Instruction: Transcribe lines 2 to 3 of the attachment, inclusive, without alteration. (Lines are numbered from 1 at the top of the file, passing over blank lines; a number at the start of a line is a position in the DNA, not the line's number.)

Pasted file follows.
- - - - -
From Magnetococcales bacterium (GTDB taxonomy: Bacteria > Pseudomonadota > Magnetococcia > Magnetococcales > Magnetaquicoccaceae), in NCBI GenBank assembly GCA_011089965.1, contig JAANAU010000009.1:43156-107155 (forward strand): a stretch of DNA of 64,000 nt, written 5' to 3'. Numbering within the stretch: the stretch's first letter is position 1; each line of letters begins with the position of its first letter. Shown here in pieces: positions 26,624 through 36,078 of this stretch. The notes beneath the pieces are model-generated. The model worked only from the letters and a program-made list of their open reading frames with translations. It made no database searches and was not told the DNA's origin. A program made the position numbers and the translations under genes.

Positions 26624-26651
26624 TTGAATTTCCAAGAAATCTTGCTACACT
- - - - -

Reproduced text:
Positions 26624-26651
26624 TTGAATTTCCAAGAAATCTTGCTACACT